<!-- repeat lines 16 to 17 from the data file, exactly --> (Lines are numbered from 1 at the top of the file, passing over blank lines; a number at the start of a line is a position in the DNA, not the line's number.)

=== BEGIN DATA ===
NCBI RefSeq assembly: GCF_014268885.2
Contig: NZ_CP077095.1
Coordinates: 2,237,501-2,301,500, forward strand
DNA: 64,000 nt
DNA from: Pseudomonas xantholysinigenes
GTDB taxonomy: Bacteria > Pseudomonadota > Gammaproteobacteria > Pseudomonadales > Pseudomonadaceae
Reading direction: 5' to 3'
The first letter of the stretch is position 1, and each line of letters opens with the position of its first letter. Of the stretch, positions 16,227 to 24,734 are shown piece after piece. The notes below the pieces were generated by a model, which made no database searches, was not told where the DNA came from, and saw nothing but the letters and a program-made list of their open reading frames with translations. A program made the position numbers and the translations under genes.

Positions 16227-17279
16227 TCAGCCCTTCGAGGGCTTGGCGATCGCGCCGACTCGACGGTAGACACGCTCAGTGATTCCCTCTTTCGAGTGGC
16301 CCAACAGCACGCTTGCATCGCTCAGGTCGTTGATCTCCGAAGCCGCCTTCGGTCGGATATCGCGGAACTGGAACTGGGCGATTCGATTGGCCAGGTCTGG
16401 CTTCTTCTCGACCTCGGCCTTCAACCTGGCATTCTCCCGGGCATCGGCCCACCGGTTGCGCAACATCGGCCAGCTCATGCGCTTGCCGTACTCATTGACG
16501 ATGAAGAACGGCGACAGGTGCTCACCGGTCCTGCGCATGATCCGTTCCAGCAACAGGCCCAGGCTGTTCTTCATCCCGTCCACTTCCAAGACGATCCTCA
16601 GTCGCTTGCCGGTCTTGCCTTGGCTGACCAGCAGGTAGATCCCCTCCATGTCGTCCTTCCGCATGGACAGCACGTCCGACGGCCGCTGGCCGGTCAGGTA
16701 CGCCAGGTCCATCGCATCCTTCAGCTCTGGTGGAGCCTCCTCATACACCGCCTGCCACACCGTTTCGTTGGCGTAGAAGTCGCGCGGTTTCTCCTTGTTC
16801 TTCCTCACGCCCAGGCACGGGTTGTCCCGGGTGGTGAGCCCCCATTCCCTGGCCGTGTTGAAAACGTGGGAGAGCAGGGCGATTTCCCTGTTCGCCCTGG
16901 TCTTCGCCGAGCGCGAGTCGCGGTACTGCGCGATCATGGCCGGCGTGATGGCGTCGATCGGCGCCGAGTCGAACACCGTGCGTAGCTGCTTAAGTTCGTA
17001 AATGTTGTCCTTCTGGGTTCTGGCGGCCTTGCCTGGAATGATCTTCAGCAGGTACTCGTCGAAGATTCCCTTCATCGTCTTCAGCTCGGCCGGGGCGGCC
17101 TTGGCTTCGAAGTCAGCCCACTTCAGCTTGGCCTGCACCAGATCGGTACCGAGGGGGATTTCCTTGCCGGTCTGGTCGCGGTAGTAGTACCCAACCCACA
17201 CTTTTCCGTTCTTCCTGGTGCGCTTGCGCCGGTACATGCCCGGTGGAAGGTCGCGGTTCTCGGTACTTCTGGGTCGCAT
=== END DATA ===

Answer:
16801 TTCCTCACGCCCAGGCACGGGTTGTCCCGGGTGGTGAGCCCCCATTCCCTGGCCGTGTTGAAAACGTGGGAGAGCAGGGCGATTTCCCTGTTCGCCCTGG
16901 TCTTCGCCGAGCGCGAGTCGCGGTACTGCGCGATCATGGCCGGCGTGATGGCGTCGATCGGCGCCGAGTCGAACACCGTGCGTAGCTGCTTAAGTTCGTA